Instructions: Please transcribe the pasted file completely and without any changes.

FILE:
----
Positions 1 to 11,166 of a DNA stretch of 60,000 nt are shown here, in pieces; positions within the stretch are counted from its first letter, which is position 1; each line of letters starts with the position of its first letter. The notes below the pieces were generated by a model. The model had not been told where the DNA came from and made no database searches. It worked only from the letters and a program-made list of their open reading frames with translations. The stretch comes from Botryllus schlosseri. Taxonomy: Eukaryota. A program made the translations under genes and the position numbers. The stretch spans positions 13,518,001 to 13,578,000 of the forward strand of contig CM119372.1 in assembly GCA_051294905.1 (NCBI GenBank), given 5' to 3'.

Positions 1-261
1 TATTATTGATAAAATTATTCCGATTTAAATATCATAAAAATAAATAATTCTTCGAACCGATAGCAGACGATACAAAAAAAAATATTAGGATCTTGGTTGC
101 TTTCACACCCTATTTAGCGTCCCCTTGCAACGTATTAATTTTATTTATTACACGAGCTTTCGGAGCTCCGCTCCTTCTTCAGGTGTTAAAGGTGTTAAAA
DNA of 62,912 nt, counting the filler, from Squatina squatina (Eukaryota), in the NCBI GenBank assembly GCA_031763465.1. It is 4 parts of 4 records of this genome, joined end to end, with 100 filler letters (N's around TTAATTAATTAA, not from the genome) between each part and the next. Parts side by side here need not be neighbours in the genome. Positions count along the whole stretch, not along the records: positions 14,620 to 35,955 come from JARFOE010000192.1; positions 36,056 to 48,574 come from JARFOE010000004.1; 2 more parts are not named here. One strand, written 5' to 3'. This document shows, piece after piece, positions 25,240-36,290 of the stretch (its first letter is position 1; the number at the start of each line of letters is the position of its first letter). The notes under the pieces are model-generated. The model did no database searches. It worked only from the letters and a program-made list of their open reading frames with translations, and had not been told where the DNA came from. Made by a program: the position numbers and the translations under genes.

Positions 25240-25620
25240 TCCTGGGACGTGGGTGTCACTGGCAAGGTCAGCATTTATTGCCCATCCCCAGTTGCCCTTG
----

Positions 1 to 11,166 of a DNA stretch of 60,000 nt are shown here, in pieces; positions within the stretch are counted from its first letter, which is position 1; each line of letters starts with the position of its first letter. The notes below the pieces were generated by a model. The model had not been told where the DNA came from and made no database searches. It worked only from the letters and a program-made list of their open reading frames with translations. The stretch comes from Botryllus schlosseri. Taxonomy: Eukaryota. A program made the translations under genes and the position numbers. The stretch spans positions 13,518,001 to 13,578,000 of the forward strand of contig CM119372.1 in assembly GCA_051294905.1 (NCBI GenBank), given 5' to 3'.

Positions 1-261
1 TATTATTGATAAAATTATTCCGATTTAAATATCATAAAAATAAATAATTCTTCGAACCGATAGCAGACGATACAAAAAAAAATATTAGGATCTTGGTTGC
101 TTTCACACCCTATTTAGCGTCCCCTTGCAACGTATTAATTTTATTTATTACACGAGCTTTCGGAGCTCCGCTCCTTCTTCAGGTGTTAAAGGTGTTAAAA
DNA of 62,912 nt, counting the filler, from Squatina squatina (Eukaryota), in the NCBI GenBank assembly GCA_031763465.1. It is 4 parts of 4 records of this genome, joined end to end, with 100 filler letters (N's around TTAATTAATTAA, not from the genome) between each part and the next. Parts side by side here need not be neighbours in the genome. Positions count along the whole stretch, not along the records: positions 14,620 to 35,955 come from JARFOE010000192.1; positions 36,056 to 48,574 come from JARFOE010000004.1; 2 more parts are not named here. One strand, written 5' to 3'. This document shows, piece after piece, positions 25,240-36,290 of the stretch (its first letter is position 1; the number at the start of each line of letters is the position of its first letter). The notes under the pieces are model-generated. The model did no database searches. It worked only from the letters and a program-made list of their open reading frames with translations, and had not been told where the DNA came from. Made by a program: the position numbers and the translations under genes.

Positions 25240-25620
25240 TCCTGGGACGTGGGTGTCACTGGCAAGGTCAGCATTTATTGCCCATCCCCAGTTGCCCTTG